How does one know what the correct target ratio is for their field?
You have blind faith in market mechanisms. I have blind faith in the general equality of the sexes. I'm not saying I'm right, I fully acknowledge it's an article of faith. I'm just hoping I can get to acknowledge that your belief in male superiority in certain fields is also an article of faith.
One can look at the distribution of m:f in the list of eligible applicants, or more generally in university graduate numbers. It will be subject to noise, but the 'natural' outcome should be at least in the same ballpark.
>I have blind faith in the general equality of the sexes. I'm not saying I'm right, I fully acknowledge it's an article of faith.
Blind faith is not necessary here. Nor is a belief in 'male superiority in certain fields'. I agree that given equal qualifications, gender should not affect performance to a great degree, yet affirmative action vastly skews recruitment to one side in this case and only makes sense if it turns out gender does affect performance and women are somehow vastly better (without this effect being picked up and accounted for by the market).
"Gentrification" is frequently just a polite euphemism for diversity that the person making the statement finds undesirable.
You have a historically poor & hispanic neighborhood. Typically, the youth will hang out on a particular street corner; it's not like they've got other places to go, or, the other place they have to go (home) are worse.
Wealthier white people move in. They don't see kids being the only place the kids can be; they see thugs making them feel unsafe. They complain to the cops, or maybe actually call the cops. Kids end up dispersed. What community they had, they can't have anymore. Bad cases, some end up arrested. Worst cases, some end up shot.
Is this necessarily the fault of the new people? Eh. Fault, maybe not; cause, yeah, probably. A summation is: People with drastically different expectations for their neighborhood use power [they probably don't realize they have] to enforce those expectations. Existing community is displaced [without the new people realizing it].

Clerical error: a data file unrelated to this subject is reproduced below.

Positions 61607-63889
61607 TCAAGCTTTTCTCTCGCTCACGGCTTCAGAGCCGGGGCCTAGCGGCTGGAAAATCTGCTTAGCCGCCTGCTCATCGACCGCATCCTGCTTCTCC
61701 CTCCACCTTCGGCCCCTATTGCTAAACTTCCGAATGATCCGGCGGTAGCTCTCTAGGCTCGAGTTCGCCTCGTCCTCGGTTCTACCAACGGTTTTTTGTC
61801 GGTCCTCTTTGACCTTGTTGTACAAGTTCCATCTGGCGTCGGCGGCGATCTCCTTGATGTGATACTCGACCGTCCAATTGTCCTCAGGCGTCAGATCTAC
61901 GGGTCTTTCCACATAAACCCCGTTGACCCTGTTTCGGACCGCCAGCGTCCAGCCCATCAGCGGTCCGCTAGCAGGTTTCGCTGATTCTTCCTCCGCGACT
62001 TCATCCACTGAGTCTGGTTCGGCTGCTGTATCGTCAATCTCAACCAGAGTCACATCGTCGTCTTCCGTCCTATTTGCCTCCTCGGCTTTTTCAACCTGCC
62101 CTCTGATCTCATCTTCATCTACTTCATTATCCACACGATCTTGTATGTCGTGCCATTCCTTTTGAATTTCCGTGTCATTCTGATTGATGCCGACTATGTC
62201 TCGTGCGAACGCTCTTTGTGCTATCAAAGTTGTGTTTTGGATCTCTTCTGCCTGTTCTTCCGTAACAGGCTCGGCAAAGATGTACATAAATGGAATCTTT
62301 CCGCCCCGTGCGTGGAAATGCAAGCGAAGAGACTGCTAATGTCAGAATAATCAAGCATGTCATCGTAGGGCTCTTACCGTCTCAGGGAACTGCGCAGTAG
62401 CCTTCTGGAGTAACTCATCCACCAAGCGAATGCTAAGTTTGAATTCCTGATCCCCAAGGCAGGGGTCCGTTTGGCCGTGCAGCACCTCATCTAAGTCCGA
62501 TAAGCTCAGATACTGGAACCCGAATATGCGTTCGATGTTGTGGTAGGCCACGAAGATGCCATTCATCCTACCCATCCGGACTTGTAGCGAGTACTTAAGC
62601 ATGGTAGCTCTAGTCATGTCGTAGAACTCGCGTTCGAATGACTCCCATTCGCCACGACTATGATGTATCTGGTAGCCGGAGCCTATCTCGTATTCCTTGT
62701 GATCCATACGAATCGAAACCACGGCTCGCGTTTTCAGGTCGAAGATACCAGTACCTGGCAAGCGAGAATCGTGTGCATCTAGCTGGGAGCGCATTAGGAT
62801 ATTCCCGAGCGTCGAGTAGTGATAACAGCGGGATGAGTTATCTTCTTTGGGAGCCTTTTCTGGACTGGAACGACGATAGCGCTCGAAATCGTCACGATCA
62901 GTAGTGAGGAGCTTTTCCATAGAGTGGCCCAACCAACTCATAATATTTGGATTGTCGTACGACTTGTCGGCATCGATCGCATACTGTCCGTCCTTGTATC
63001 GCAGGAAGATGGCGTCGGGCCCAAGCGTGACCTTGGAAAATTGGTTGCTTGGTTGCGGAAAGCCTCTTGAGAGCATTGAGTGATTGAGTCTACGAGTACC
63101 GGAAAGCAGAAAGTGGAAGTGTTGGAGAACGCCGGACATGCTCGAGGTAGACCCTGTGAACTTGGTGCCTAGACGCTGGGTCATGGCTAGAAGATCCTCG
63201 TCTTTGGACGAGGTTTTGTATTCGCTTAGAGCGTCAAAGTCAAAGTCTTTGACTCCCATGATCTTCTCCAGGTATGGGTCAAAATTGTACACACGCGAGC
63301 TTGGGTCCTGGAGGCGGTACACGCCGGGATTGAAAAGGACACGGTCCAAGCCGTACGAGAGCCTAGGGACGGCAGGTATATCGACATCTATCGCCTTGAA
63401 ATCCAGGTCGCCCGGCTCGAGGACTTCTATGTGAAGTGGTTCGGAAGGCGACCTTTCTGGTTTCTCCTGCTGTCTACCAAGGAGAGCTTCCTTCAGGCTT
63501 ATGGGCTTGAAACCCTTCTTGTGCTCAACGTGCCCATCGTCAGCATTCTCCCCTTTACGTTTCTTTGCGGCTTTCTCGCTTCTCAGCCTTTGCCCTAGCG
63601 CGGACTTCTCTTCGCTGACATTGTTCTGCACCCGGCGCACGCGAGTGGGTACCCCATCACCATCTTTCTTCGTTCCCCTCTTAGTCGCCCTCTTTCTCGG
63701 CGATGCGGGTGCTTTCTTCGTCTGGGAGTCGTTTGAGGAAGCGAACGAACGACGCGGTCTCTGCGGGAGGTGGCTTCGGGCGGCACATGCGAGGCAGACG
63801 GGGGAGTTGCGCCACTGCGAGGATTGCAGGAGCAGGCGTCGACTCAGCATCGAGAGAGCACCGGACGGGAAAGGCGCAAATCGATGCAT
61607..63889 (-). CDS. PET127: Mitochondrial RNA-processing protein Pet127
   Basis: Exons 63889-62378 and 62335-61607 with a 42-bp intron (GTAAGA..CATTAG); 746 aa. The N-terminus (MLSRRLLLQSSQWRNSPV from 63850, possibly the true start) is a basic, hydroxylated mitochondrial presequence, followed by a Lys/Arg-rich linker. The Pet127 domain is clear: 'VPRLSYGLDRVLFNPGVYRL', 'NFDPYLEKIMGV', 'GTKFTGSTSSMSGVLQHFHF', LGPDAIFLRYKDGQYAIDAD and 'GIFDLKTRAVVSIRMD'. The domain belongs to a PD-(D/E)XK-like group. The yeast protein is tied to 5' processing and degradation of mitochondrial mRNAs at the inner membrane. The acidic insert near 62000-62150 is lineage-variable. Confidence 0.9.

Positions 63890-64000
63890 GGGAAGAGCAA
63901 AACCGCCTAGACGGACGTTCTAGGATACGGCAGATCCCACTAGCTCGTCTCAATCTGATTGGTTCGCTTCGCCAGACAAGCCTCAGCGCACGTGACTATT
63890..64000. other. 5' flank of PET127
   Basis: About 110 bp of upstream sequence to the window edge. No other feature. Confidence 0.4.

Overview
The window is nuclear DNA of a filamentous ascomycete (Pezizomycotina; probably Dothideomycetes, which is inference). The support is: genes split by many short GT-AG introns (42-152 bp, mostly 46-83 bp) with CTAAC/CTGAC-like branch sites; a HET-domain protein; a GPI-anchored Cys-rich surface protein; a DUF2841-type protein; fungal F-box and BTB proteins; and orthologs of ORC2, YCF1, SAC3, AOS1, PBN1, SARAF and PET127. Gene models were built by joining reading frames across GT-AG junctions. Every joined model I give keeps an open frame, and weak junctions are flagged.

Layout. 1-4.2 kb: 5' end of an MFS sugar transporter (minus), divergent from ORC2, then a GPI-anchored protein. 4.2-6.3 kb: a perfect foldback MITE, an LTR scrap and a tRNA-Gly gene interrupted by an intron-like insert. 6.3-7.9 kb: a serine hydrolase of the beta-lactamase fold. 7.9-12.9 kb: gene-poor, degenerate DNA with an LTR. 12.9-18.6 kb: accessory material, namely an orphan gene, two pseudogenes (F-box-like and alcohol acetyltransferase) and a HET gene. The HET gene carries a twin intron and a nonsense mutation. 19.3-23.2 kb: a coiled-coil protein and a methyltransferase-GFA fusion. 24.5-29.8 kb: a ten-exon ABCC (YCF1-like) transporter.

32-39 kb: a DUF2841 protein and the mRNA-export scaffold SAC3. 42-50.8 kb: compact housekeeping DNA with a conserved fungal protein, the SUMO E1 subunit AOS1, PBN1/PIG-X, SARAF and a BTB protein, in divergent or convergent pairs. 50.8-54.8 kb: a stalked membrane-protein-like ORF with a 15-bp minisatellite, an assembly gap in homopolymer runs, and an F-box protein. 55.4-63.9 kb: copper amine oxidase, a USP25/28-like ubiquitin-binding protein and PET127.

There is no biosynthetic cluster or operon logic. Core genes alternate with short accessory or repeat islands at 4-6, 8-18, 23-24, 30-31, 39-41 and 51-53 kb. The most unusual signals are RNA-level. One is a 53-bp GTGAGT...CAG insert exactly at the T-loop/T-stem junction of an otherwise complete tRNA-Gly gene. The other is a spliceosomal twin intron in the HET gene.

Diversification doesn't result in displacement; (near as I can tell) gentrification does.
Yes, it is still a more complicated question (I have a new society, where do I put it?), continues to stay more complicated (cultures with non-monetary wealth get out-competed by cultures with monetary wealth), but the gist remains: are you participating in the existing culture, or replacing it? (Of course, if the existing culture doesn't let you participate, well...)
This is one of the better demonstrations / explanations of, I guess, benevolent tyranny, that I've seen: http://strongfemaleprotagonist.com/issue-6/page-32-3/ (occurs over the next ~8 pages)
The comic doesn't mention this, but looking up the history of the word "fascist" tells a similar story.
What about the 3rd one - the startup? Can you tell us more about it?
The startup is Skymind.io, which supports an open-source deep learning platform that we created, Deeplearning4j, ND4J, DataVec and some other libs in the JVM big data ecosystem.
Startup as utopia is particular, different from previous communities in its main goals of growth and focus on product and customer. But underneath those differences, there are many similarities around how people communicate with and treat each other, and how the organization configures itself to share information, allow for individual autonomy and perform tasks together.
The Collison brothers probably have some interesting thoughts about this. I'd be interested to hear from some of the YC partners, too, about the extent to which they want YC to have utopian characteristics.
Ever tried. Ever failed.
No matter. Try Again.
Fail again. Fail better.
-- Samuel Beckett
So the fact that there's perceived progress, which is then overdone to the point the structures in question collapse, then people pull back (too far in the opposite direction?) and are apprehensive for a while, but then try again, differently, having (hopefully) learned a lesson.
One interesting observation: the "pull back" phase is not uniformly distributed across societies.
For us in Eastern Europe, we observe West's cheerful march into deep Socialism with despair (our collapse being too recent). Apparently, in the West, it's a distant memory or never really happened, and the societies there are ready to give these utopias another shot (again, hopefully, having learned their lesson...).
This is an honest question. I can see plausible answers, but I don't think that the plausible answers suggest that fitness = utopia.
Say what now?!
You don't happen to know Ayn Rand by any chance do you?
Everybody knows the consequence, there are companies that are "too big to fail", people in power "too big to jail", and at the end saving institutions with public money not only do not improve the banks but makes them feel entitled.
At the end we have the entire society collapsing, like it is happening in Japan, or with Deutsche Bank because in a society when nobody can fail you are rewarding bad behavior and making everybody fail.
The Banks that made enormous bets were rewarded with enormous profits but then are rewarded when those profits turned to be completely fictional, and loses were socialized.